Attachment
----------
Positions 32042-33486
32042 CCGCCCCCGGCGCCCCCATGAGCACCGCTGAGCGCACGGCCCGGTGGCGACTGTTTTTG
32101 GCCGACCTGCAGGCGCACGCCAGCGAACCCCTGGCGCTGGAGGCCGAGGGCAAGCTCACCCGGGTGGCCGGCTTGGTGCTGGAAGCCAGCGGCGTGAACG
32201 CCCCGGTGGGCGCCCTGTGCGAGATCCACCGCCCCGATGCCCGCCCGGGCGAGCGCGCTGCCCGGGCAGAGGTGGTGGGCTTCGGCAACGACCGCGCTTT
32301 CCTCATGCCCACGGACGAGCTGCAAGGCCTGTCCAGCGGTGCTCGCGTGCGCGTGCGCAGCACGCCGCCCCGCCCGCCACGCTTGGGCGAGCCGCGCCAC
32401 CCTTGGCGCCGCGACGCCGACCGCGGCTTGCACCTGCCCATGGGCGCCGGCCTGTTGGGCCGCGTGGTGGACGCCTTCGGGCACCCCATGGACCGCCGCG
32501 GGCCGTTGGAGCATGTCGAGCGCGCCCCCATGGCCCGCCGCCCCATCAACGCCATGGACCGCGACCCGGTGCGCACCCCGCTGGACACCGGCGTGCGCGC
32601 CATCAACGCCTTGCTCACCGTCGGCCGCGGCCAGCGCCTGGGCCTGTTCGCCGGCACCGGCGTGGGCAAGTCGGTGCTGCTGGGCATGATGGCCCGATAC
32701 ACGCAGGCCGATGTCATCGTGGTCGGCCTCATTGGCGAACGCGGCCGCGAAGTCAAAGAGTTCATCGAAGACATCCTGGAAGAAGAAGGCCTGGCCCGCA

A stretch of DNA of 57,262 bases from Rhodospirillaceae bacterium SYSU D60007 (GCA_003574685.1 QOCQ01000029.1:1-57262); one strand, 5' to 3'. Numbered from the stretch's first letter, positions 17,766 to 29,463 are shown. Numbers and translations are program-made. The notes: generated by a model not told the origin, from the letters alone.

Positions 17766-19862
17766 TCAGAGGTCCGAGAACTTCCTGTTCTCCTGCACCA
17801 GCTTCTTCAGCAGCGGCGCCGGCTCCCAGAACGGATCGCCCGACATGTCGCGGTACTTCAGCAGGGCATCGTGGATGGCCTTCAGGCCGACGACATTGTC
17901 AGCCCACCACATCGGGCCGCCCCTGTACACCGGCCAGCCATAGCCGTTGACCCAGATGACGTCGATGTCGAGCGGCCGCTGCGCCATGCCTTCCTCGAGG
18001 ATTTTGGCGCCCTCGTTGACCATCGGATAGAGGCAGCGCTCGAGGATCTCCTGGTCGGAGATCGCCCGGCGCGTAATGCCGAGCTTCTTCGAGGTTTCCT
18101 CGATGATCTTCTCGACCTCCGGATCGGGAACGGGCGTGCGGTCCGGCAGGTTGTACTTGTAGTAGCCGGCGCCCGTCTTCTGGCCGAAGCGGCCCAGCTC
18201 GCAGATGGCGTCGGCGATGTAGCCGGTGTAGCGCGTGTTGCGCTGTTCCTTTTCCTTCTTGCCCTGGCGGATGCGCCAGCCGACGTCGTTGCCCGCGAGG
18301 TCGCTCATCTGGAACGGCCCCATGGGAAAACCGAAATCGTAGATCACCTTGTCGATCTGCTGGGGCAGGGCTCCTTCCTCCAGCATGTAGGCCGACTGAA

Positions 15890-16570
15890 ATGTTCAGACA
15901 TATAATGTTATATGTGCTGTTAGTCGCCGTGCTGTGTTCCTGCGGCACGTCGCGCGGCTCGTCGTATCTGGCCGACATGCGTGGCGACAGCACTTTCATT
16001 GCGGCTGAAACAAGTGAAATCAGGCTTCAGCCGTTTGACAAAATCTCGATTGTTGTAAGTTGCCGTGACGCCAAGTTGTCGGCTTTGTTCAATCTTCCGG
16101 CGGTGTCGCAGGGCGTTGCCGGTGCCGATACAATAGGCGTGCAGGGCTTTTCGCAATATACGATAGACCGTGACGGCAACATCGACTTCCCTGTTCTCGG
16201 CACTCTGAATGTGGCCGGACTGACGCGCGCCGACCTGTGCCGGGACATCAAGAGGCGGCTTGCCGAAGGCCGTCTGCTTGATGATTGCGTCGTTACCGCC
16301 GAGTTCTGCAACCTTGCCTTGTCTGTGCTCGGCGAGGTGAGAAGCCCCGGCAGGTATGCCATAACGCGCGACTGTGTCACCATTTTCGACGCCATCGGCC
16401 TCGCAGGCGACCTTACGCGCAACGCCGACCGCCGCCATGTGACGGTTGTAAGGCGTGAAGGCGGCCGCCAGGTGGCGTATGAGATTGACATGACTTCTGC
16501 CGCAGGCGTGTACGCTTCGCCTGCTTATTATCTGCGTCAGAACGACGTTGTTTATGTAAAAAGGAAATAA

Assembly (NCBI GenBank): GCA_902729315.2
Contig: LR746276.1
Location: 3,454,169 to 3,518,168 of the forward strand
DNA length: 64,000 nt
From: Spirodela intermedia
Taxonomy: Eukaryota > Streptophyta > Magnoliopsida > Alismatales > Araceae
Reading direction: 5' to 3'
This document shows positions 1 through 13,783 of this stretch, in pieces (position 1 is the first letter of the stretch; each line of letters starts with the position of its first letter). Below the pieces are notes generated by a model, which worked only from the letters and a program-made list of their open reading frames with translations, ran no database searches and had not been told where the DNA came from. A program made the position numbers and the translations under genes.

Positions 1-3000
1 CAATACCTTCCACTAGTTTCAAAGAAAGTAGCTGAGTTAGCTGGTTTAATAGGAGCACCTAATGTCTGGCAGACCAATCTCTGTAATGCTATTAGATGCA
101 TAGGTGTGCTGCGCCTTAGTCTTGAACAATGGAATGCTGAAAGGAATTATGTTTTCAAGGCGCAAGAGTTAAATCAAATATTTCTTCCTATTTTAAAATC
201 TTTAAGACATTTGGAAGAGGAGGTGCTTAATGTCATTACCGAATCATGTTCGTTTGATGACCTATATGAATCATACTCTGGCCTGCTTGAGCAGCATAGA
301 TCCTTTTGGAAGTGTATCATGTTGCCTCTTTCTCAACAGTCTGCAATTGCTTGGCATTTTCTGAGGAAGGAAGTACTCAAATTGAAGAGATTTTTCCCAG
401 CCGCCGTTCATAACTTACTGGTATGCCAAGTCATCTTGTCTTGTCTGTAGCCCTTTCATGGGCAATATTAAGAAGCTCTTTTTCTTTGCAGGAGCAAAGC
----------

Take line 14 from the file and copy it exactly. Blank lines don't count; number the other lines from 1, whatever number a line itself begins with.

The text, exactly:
17901 AGCCCACCACATCGGGCCGCCCCTGTACACCGGCCAGCCATAGCCGTTGACCCAGATGACGTCGATGTCGAGCGGCCGCTGCGCCATGCCTTCCTCGAGG